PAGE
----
Against that background it is obvious beyond doubt that any additional CO2 coming from those cars that will be driven at higher speeds because of the proposed change will be such a small amount that it can make no difference to anything. It will be a small percentage (if, indeed it even reaches 1%) of the less than 2% of world emissions coming from the UK.

You can close down all human activity in the UK and the result will not have any measurable effect on the climate. Even if we accept the very direst predictions of those who claim additional human-produced carbon dioxide will cause great changes to the climate and that those changes will be detrimental to human existence, the removal of the 2% currently produced by the UK cannot affect matters to a measurable degree because other countries (especially China and India) are increasing their emissions by far more every year.

To take a proposal that might increase the UK's emissions by a tiny amount and seek to include that effect as a consideration that should affect the decision to accept or reject the proposal is, frankly, moronic.

Saturday, 17 September 2011

An Immigration Fraud

Immigration is a curious issue in British politics. Twenty and more years ago it was a core issue about which senior politicians would debate vigorously on national television and gain headlines in newspapers. Today there is the occasional soundbite but nothing more than that. All parties say they will be strict on abuses of the system but put forward nothing other than generalisations about how they will do it. When the party in power changes, nothing of any real substance ever seems to change.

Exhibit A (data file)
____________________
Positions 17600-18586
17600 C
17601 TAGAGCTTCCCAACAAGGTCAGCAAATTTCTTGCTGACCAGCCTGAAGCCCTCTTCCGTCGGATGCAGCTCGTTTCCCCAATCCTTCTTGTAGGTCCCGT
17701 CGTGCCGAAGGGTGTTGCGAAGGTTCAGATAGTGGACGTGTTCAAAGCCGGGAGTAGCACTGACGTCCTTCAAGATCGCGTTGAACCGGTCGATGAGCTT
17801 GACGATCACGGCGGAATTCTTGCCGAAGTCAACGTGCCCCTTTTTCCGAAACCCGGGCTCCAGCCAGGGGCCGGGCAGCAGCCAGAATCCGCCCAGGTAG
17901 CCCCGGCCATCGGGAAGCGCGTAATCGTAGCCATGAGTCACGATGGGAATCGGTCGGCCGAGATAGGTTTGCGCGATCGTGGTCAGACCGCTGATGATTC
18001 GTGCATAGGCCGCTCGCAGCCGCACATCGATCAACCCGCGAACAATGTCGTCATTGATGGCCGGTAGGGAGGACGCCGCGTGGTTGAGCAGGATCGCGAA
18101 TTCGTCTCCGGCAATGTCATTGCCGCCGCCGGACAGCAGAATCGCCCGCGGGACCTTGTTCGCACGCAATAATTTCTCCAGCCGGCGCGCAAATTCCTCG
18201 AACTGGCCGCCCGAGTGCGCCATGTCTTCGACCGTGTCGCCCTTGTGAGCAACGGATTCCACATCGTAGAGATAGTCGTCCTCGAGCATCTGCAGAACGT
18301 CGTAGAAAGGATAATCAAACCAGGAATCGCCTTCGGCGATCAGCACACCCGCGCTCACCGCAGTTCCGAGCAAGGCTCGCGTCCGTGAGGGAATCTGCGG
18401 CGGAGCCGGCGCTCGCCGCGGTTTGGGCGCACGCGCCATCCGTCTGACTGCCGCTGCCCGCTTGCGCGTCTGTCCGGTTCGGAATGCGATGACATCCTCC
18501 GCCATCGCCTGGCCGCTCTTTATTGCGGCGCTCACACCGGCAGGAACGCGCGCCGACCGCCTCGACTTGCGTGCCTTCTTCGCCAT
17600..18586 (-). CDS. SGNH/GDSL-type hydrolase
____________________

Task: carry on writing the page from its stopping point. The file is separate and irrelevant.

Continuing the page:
In one important respect there is nothing any UK government can do because citizens of member States of the European Union have an almost unfettered right to come to this country. In another important respect there is nothing they should do because genuine refugees from the grimmer areas of human habitation must always be given a safe haven.

The point of today's waffle is something called the Ankara Agreement (for a summary of the parts that matter for present purposes, see here). One provision of the agreement allows Turks to apply for permission to enter and work in the UK if they intend to establish a business and show they have the financial means to do so. It is important to understand that an applicant who meets the criteria will be given the right to come and work here, there is no residual discretion to refuse an application that ticks all the boxes. What is required of an applicant is the intention to set-up a business and the money necessary to do so. The whole thing is about allowing in entrepreneurs, joining an existing business or working for a new business set-up by someone else is outside the Agreement. One might think very few people would qualify.